|2016 Indy 500 winning car will go up for auction|
Alexander Rossi's Napa-sponsored IndyCar that won the 2016 Indy 500, otherwise known as the "100th running," is headed to the block at Mecum's upcoming auction in Monterey at the end August, and it's safe to say that it will draw the attention of racing connoisseurs with deep, deep pockets.
The Honda-powered racer, which was fielded by a partnership between Andretti Autosport, Bryan Herta Autosport, and Curb-Agajanian, is famous for helping Alexander Rossi win the Indy 500 on his very first try, making him one of only nine drivers to have won the famous race as rookies. Other famous last names to have accomplished such feat include Harroun (by default), Montoya, and Castroneves.
According to the listing, this particular carbon fiber tub is chassis number 37, and like all modern IndyCars it was built by Dallara and dubbed "DW12" for "Dan Wheldon" and the year in which it was homologated. It appears that the car comes in race trim but the Honda HPD engine will be missing. The six-speed XTRAC gearbox are still attached to the chassis, while the suspension, Brembo brakes, and even the 500-specific Firestone tires look to be in great shape.
Once IndyCar’s new engine formula gets closer to its introduction in 2021, Honda Performance Development will make the exact 2.2-liter twin-turbo V6 Rossi used to win the 2016 Indy 500 available to the new owner.
According to Mecum, “By agreement with Honda Performance Development, the original race-winning Honda engine will be returned to the chassis in 2020, and the car is the beneficiary of a most unusual 100-year engine lease – almost unheard of in these days of proprietary racing-engine technology."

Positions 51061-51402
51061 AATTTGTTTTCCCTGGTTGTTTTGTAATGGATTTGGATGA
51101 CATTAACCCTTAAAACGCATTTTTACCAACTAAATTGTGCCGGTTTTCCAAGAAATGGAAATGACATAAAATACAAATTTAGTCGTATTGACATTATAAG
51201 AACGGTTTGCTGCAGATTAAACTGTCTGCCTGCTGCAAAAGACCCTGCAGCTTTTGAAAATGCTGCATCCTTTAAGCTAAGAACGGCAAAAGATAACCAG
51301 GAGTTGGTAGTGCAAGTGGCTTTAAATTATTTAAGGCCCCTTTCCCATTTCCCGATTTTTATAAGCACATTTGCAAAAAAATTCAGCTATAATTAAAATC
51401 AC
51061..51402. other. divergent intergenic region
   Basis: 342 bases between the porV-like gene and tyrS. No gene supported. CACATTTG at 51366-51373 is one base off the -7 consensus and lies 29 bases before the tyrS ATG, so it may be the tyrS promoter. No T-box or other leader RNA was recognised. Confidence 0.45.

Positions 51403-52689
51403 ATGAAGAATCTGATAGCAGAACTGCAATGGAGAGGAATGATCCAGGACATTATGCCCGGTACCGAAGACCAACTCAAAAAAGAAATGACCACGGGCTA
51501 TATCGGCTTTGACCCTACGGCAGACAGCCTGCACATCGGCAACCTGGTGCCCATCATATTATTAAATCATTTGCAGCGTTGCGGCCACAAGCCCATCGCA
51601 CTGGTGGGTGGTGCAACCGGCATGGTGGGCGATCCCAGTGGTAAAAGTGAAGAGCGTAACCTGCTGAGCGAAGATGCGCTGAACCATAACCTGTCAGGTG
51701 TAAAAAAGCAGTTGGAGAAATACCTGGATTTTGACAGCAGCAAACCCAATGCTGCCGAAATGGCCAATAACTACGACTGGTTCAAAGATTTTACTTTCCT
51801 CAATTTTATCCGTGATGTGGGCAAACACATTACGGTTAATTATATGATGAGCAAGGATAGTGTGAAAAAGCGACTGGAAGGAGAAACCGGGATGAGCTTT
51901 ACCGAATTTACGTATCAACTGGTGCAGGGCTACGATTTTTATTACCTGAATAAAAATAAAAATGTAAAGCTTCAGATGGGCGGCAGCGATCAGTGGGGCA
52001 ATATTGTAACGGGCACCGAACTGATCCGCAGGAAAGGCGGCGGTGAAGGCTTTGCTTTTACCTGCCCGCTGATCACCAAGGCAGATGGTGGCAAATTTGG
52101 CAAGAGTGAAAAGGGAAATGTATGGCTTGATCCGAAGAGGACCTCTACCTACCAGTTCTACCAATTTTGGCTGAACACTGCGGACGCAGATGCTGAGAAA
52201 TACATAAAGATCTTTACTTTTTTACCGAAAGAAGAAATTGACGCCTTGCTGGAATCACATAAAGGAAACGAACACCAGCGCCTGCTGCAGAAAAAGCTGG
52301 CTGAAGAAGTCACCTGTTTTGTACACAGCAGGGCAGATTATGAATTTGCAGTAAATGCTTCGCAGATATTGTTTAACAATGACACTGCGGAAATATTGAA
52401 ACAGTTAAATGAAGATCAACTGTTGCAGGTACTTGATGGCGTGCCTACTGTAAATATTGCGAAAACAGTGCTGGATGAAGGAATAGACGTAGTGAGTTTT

The comes equipped with the "speedway" body kit rather than the road course kit, which includes a "slipperier" front and rear wing good for over 230 miles per hour at the Indianapolis Motor Speedway.
We reached out to Andretti Autosport to learn about the factors that led to listing this historied vehicle up for sale, and who ultimately makes the decision to sell it to a private individual rather than displaying it at a museum or the team's headquarters in Indianapolis. As a result, we found out that it's actually a private individual who owns the chassis and not the team.
"The car is being auctioned through Mecum by the individual that owns Alexander’s [Rossi] Indy 500 winning chassis," said an Andretti spokesperson. "As Andretti Autosport is not in ownership of the chassis, I can’t speak to the decision to auction."
Adding another thing layer of mystery as to who owns the car and who could possibly own it in the near future, was Rossi's very own sentiments toward the sale of "his" car.
“The 2016 Indianapolis 500 winning car is a piece of history and will undeniably be associated with of the most iconic moments in motorsports," Rossi told The Drive. "As with many entrants, it is owned by a private owner, and it is their choice to retain or keep the car. Of course, I hope that the car goes to a good home, and hopefully, the new owner will want the car to live in the IMS Museum during the month of May." The Drive
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